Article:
Please note the different location for this Exoplanet Tea.
Paul Rimmer from Cambridge University in the UK is visiting us Wednesday to present the Exoplanet Tea talk. Paul is a postdoc working with Didier Queloz and John Sutherland, and his expertise ranges from theoretical studies of exoplanet atmosphere to laboratory studies of origins-of-life chemistry. On Wednesday, Paul will tell us about how active M-dwarfs might be very compelling astrobiological targets.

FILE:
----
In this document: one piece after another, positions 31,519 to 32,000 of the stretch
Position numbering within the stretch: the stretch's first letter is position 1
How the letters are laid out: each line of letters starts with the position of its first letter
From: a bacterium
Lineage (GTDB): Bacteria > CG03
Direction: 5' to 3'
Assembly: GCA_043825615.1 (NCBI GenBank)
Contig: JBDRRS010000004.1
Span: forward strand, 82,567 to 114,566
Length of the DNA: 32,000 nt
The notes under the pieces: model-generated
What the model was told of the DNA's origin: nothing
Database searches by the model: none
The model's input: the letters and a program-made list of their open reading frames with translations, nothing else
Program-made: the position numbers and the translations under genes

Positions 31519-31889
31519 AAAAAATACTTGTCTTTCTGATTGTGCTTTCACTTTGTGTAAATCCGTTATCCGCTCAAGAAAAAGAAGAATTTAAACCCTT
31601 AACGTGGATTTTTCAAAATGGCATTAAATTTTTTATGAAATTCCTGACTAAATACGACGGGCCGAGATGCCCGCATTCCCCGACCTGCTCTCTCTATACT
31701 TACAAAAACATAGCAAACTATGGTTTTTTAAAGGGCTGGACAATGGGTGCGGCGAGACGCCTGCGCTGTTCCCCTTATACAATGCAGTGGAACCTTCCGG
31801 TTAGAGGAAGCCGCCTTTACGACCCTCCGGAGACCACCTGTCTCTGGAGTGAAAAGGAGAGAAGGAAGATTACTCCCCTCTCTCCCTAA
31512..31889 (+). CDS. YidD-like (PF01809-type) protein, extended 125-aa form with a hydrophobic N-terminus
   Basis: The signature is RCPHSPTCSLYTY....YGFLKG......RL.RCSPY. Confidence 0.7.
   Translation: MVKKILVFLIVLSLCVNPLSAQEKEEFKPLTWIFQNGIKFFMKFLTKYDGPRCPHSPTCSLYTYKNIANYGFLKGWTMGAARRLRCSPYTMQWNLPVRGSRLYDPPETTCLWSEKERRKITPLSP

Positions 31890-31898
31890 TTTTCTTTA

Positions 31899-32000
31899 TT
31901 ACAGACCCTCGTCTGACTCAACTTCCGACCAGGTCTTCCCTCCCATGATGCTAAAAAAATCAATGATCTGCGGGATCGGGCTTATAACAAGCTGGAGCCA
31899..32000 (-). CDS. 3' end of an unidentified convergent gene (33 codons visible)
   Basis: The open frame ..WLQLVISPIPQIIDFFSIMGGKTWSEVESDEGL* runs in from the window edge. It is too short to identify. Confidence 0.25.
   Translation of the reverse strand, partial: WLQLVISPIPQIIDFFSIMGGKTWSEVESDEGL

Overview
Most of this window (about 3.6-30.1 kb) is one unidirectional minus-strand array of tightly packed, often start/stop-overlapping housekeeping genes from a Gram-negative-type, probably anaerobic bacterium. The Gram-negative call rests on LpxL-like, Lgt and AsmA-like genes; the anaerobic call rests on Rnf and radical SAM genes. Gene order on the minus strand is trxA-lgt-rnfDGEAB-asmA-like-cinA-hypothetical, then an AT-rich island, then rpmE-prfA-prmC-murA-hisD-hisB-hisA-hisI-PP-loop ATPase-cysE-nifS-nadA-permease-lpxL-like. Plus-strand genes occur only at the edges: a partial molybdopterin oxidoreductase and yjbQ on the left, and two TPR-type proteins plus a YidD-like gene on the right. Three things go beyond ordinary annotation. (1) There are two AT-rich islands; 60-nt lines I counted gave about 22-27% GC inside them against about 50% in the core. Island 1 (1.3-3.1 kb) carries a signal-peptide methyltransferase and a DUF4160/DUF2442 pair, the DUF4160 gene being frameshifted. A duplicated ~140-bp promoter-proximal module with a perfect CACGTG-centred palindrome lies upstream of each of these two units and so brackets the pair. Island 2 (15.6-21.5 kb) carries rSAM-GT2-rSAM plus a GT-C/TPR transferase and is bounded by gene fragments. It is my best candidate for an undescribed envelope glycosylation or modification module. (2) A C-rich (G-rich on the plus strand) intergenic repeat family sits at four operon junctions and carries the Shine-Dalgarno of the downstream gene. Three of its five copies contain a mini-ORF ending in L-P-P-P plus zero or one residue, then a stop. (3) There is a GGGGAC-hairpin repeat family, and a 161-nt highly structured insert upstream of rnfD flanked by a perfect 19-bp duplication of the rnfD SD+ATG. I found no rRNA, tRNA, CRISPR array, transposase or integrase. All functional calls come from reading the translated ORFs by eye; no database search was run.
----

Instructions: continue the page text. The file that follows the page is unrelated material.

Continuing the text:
Abstract: Given that the building blocks of life were produced via ultraviolet (UV) photochemistry, we try to constrain on which rocky planets this same photochemistry is most likely to take place. We do so by examining two key reactions that have been discovered in the lab to lead from the reactants (HCN and an anion) to RNA precursors. In the dark, however, these reactants form durable adducts that do not lead to the synthesis of RNA precursors. We measure the rates of the reactions in the light (‘light chemistry’) to the reactions in the dark (‘dark chemistry’) to quantify how much UV light is necessary for the formation of these building blocks. This estimate allows us to carve out an ‘abiogenesis zone’, outside of which the building blocks of life are not likely to form photochemically on the surfaces of rocky planets. Our results suggest that for the building blocks of life, hotter is better. Quiet M dwarfs do not produce the required amount of ultraviolet light for the formation of life’s building blocks, but active M dwarfs may. In this talk, I explore the ‘brighter side’ of active cool stars for the prospects of life on the rocky worlds that they host.